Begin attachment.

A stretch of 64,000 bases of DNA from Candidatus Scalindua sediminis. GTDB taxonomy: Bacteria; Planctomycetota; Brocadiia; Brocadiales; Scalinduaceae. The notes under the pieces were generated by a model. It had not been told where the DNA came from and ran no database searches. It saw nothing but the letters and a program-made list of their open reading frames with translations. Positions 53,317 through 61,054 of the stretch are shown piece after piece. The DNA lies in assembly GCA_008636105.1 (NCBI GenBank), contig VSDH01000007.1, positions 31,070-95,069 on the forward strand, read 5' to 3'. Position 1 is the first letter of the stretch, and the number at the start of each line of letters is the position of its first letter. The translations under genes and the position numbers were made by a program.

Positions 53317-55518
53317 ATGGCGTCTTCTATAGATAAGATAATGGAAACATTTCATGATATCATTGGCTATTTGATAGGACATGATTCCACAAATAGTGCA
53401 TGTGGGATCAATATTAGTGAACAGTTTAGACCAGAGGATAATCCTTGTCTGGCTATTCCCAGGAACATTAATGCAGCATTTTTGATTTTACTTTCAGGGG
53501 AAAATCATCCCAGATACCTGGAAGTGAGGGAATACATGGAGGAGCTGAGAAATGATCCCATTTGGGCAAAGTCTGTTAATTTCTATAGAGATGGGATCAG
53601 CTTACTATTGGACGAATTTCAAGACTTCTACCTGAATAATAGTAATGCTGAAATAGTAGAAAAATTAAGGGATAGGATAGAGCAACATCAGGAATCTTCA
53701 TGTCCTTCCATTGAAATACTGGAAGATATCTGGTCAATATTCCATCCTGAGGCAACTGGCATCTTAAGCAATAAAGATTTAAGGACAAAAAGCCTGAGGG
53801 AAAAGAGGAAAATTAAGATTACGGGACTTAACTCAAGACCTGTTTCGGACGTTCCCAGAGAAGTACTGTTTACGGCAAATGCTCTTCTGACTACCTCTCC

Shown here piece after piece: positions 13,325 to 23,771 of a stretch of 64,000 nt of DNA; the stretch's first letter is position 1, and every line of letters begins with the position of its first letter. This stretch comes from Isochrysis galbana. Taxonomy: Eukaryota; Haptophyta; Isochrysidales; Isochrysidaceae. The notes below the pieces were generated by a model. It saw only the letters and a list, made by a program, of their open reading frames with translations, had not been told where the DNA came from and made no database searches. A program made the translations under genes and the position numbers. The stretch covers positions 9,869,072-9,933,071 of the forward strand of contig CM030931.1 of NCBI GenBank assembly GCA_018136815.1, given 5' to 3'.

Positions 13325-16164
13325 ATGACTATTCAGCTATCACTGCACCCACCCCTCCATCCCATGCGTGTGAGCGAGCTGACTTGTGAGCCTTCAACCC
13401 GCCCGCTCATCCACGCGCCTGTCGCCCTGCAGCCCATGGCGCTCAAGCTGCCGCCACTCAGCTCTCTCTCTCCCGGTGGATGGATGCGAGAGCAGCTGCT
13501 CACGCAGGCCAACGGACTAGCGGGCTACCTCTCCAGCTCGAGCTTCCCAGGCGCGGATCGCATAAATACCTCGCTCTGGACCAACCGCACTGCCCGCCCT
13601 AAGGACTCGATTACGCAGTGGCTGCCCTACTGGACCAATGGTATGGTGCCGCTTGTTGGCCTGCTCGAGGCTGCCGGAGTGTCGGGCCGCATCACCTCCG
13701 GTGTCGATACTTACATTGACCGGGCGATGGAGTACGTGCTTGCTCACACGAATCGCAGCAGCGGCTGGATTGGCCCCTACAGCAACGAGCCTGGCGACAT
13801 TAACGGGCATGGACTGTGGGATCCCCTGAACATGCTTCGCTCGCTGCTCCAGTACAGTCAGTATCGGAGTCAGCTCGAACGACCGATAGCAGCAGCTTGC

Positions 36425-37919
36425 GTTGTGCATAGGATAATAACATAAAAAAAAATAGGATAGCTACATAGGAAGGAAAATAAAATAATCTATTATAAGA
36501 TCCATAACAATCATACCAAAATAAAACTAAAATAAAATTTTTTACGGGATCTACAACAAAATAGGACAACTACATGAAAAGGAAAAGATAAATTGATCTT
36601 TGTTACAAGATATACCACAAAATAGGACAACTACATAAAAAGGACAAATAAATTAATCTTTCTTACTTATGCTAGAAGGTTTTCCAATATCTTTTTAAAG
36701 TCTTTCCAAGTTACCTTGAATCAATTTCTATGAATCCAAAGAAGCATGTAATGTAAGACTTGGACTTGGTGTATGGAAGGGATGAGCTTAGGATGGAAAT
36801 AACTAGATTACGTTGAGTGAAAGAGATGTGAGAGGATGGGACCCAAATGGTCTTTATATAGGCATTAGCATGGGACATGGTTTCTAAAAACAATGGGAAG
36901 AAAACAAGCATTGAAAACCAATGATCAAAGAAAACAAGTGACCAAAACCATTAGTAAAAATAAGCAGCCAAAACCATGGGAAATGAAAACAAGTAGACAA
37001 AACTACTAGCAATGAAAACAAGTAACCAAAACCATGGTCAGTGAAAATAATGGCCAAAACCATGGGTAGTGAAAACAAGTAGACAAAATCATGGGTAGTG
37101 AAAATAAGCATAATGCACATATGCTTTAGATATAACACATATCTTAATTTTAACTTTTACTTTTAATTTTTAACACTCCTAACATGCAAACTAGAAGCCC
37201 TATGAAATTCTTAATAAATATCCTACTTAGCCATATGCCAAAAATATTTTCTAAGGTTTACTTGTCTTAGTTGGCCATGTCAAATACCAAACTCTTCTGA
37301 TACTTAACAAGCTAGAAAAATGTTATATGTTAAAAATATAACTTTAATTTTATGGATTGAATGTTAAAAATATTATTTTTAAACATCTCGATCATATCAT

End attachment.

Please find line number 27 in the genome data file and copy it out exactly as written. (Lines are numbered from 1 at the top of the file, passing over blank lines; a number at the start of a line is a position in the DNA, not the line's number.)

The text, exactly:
37301 TACTTAACAAGCTAGAAAAATGTTATATGTTAAAAATATAACTTTAATTTTATGGATTGAATGTTAAAAATATTATTTTTAAACATCTCGATCATATCAT